Phillipe Cunningham


Phillipe has always believed in the power of change through youth work. Motivated to help build a more fair and just society, he gravitated toward a career in teaching. Phillipe graduated as a first generation college student from DePaul in Chicago. He began his teaching career as a special education teacher and behavioral specialist in Chicago Public Schools. He taught young people with Autism Spectrum Disorders on the Southside of Chicago and was a proud and very active Chicago Teachers Union, Local 1 member.

Phillipe's work did not stop at the classroom door. He was also a pro-bono advocate for low-income parents whose children were in need of special education services and/or facing unfair punishment due to zero tolerance school discipline codes. As a teacher and advocate, Phillipe could clearly see that the city government was failing the very people it is meant to serve.

Phillipe moved to North Minneapolis and found home for the first time in his life. Bringing with him the knowledge and experience he gained as a teacher and advocate in Chicago, he felt a clear call to action to bring his ten years of youth work experience and policy knowledge to the Minneapolis City table.

Shortly after moving to Minneapolis, Phillipe began organizing high school students in the Twin Cities to engage in the public policy process. He supported a group of students at the Capitol to advocate for state legislation that would provide funding for afterschool programs for students across Minnesota.

That same year, Phillipe became involved with the City of Minneapolis through serving on the Youth Violence Prevention Executive Committee. With an expertise in youth policy and youth development practices, Phillipe brought a fresh energy and perspective to the committee as a youth work professional. While on the committee, Phillipe was a vocal advocate for Northside youth and the community. Mayor Hodges took notice and appointed Phillipe to serve in her office as her Senior Policy Aide for education, youth success, racial equity and LBGTQ rights. Since stepping into this role, Phillipe has been able to become an even more active champion for youth, racial equity, and the Northside community.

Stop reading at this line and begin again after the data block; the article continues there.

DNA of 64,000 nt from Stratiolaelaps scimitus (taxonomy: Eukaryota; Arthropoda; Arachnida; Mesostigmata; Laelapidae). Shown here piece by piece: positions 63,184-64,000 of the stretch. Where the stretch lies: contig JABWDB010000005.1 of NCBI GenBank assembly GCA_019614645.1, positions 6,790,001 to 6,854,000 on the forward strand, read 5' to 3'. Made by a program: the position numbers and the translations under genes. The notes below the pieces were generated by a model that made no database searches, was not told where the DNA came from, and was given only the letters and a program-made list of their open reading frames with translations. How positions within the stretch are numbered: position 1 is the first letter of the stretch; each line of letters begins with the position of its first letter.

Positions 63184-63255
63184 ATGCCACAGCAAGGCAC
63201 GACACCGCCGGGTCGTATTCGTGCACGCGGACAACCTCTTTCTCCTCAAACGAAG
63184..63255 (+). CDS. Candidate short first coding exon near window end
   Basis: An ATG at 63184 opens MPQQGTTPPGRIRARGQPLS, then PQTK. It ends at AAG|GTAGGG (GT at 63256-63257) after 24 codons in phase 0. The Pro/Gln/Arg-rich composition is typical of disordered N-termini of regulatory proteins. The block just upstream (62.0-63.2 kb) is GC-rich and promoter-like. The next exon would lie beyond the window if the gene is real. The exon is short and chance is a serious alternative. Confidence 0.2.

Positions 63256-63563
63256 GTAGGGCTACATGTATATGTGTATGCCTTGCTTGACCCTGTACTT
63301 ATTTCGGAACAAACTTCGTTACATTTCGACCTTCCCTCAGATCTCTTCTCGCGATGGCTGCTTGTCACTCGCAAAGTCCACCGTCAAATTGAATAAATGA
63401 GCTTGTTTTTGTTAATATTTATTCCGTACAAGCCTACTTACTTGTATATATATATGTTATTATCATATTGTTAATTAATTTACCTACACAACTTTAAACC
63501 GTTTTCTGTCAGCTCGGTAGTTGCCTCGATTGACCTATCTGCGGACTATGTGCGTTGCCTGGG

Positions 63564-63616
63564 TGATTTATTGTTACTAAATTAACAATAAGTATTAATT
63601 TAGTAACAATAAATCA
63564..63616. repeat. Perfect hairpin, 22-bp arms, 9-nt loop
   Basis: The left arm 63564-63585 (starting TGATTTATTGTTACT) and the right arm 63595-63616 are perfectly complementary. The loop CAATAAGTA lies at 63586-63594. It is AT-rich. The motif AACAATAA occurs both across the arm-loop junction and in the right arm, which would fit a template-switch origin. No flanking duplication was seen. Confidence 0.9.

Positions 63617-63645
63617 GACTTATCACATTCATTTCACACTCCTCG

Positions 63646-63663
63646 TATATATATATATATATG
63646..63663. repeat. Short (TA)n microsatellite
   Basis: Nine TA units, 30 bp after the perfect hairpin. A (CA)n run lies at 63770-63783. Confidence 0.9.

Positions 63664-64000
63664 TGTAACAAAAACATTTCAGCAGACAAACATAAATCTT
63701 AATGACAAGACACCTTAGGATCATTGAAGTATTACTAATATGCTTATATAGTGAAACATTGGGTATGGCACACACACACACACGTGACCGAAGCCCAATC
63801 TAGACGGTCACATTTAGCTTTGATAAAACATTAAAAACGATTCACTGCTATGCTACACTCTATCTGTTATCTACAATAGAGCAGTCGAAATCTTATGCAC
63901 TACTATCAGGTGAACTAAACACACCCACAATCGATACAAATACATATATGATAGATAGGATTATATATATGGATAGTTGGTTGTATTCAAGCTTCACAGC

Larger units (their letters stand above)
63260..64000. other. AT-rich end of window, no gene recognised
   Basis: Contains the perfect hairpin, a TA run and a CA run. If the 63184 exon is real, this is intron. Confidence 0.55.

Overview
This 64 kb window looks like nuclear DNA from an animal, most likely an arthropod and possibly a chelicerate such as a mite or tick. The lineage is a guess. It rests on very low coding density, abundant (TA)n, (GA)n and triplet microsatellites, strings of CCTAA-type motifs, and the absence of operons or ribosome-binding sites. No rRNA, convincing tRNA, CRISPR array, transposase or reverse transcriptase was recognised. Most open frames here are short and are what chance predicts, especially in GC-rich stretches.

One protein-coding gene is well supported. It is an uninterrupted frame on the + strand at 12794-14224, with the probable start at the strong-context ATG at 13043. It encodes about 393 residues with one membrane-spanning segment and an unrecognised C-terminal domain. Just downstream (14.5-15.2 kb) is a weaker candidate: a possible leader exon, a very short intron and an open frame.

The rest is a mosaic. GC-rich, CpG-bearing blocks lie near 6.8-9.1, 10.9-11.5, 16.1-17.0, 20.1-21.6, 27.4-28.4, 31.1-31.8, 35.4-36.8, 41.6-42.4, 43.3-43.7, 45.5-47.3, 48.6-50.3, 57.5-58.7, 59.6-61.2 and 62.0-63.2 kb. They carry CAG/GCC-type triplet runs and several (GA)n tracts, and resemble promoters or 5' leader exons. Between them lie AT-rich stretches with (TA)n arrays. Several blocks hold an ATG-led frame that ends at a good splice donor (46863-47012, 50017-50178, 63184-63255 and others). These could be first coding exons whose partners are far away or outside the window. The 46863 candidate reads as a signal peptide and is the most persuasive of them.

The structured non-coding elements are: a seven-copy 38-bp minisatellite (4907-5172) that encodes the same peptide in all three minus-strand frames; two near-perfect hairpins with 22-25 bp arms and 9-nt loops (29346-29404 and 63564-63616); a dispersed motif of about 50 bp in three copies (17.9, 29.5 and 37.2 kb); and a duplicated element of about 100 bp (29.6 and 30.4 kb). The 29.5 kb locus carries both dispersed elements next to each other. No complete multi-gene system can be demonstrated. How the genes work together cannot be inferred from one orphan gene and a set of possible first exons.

Phillipe is an expert in youth development and racial equity policy. His work in the Mayor’s Office spans K-12 public education, higher education, youth success, racial equity, and LGBTQ rights. Phillipe has already demonstrated the ability to build work that changes systems to better serve disenfranchised communities. For example, he is the primary coordinator for the local efforts of President Obama’s My Brother’s Keeper Initiative, which focuses on improving the life outcomes of boys and young men of color. Additionally, he serves as the Chair for the City of Minneapolis’ Trans Issues Work Group, which is a coalition of City employees, County employees, and Park employees working together to build impactful work that will increase transgender equity throughout Minneapolis.

Phillipe brings policy expertise and a deep understanding of the way that policy impacts individuals in his community. A youth worker and advocate at heart, he knows that centering community voice in the policymaking process is the way to achieve equity.  

Outside of his work in the Mayor’s Office, he is a member of the University of Minnesota’s National Diversity Advisory Board, which helps advise the UMN system on their equity and diversity efforts, policies and practices. He volunteers weekly at Youthlink as a co-facilitator of a support group for LGBTQ homeless youth. He also is a trainer and consultant for diversity and inclusion. Phillipe is currently in the last phase of completing his Master’s in Education in Youth Development Leadership at the University of Minnesota, Twin Cities.